Value changes and Arduino

I hope you can help me - I¨m sure it's not too complicated, I just know yet how to ask my Arduino to read it. 


So, I'm playing peek-a-boo with my robot (arduino, light sensor and a motor)

and I need to tell my arduino to read that:

If the value of the LDR (which is usually around 600) goes below 100 (for more than 2 sec) and then above 400, it should trigger the motor. 


Thanks a bunch, 

Trommp, and Moon (the robot)

Paste this into an empty Arduino IDE and try it

/* simple untested LDR trigger for Moon (the Robot). Smoothing may be required.

See the “analog > smoothing” example on the official arduino website   */

boolean firstTrigger=false; //tells the duino if the LDR level is below 100

const int sensor=0; //or whatever your LDR sensor is. 

const int MotorPin1 = 4; //or whatever

const int MotorPin2 = 5; //or whatever


void setup(){

  //initialise your motor pins





void loop(){

  //trigger timer loop by initial activation.

 if (analogRead(sensor) < 100){

   //2 second timer loop. LDR of greater than 100 will break the loop, thus going back to start

   for (int i=0; i < 200; i++){

    if (analogRead(sensor) > 100) break;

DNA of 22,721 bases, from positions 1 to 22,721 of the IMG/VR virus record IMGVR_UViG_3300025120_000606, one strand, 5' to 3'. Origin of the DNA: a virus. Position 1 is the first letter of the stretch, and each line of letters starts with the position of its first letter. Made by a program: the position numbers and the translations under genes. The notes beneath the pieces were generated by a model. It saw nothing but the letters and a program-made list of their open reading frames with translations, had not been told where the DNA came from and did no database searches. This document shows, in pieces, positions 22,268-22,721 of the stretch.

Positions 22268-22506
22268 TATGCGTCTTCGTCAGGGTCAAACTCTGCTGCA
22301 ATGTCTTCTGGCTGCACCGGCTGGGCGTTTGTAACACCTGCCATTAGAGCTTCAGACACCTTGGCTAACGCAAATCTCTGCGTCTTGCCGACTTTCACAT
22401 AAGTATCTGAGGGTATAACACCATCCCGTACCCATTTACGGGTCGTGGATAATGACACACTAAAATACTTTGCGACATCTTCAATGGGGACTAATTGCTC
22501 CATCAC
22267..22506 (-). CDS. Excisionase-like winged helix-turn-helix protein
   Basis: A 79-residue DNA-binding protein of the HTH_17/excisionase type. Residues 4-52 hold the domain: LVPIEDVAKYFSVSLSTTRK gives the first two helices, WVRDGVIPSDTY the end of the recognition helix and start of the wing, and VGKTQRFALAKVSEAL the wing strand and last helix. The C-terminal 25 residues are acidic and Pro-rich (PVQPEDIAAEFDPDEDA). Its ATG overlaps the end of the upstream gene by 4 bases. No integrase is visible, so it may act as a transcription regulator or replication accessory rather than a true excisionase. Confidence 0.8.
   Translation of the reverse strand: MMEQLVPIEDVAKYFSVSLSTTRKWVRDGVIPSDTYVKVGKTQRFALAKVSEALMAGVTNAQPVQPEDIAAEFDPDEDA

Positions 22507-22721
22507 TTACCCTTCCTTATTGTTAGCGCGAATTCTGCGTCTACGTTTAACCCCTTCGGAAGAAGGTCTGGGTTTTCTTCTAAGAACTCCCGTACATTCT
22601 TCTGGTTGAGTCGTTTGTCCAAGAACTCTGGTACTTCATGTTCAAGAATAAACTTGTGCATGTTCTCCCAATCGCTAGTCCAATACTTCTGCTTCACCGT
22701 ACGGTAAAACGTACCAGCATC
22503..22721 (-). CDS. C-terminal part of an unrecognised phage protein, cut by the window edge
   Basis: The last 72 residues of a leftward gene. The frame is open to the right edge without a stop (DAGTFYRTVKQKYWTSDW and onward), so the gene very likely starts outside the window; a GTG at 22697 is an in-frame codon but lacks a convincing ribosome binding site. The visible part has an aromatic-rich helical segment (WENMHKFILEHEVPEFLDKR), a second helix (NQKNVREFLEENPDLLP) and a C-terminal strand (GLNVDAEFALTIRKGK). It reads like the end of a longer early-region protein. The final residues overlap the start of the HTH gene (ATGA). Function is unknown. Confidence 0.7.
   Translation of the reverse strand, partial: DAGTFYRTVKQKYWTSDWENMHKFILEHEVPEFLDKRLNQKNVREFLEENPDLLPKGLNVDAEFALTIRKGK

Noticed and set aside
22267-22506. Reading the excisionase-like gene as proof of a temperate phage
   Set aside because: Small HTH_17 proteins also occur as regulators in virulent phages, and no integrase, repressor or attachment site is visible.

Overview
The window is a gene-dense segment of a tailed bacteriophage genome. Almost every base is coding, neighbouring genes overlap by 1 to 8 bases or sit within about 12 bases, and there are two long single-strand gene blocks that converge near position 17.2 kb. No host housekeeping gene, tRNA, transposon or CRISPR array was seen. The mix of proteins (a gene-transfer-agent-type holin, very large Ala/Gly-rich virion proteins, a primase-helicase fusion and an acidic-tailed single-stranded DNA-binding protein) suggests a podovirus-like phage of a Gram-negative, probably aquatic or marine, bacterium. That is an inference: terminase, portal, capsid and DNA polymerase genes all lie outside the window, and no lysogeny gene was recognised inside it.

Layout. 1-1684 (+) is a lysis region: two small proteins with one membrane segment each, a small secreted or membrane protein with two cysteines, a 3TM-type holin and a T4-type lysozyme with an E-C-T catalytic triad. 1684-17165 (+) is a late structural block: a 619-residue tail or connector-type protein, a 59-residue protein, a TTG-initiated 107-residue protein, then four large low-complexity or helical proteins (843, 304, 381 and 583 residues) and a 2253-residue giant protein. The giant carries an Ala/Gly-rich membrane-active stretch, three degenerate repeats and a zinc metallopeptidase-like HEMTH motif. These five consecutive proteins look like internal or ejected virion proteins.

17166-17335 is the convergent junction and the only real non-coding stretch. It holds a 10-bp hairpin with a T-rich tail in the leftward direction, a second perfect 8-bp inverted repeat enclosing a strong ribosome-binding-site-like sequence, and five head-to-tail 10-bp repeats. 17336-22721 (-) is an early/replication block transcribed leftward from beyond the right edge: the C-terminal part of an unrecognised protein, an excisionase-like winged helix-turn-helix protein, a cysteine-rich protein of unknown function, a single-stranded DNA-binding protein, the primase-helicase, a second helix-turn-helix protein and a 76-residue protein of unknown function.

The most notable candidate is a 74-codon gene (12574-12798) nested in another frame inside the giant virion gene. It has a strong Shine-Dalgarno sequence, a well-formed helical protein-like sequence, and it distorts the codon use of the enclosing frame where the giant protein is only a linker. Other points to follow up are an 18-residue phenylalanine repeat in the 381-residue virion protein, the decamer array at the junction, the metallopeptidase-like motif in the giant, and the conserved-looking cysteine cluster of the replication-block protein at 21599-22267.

if (i == 200) firstTrigger=true;

    delay(10);//10 x 200 = 2000 ms = 2 seconds



    //we’ve made it at least 2 seconds on low

    if (firstTrigger){

      if (analogRead(sensor) > 400) Motor();


}//end of primary loop

    void Motor(){

//assumes an H-bridge of some sort





probably want to change the “200” in the for loop to “201”:

for (int i=0; i < 201; i++){

you might want to do a while
you might want to do a while loop instead and keep checking after the 2 seconds is up otherwise the user would have to move their hand at exactly 2 seconds which would be unlikely

it’s a flag

Not so. Once the 2 continuous seconds is over, then the trigger boolean is true. The timing doesn’t matter after that point.

You are so helpful! :smiley:

Thanks a bunch! 

It’s not working yet - but hopefully soon. 

Why do we have motorPin1 and motorPin2 ?


for the motor

The code just assumes that you’re using an H-Bridge for your motor, in which case you would need 2 pins. If you only need one direction for your motor, one pin is all you need. Google “H-bridge” if you have any questions about what that is.


It works!!!



Now we can play peek a boo all day :wink:

We had to change it a little - but used the base. 

Ahhh true… I guess because

Ahhh true… I guess because it’s a different way than I’d do it for some I couldn’t get into my head how the code flowed properly :slight_smile: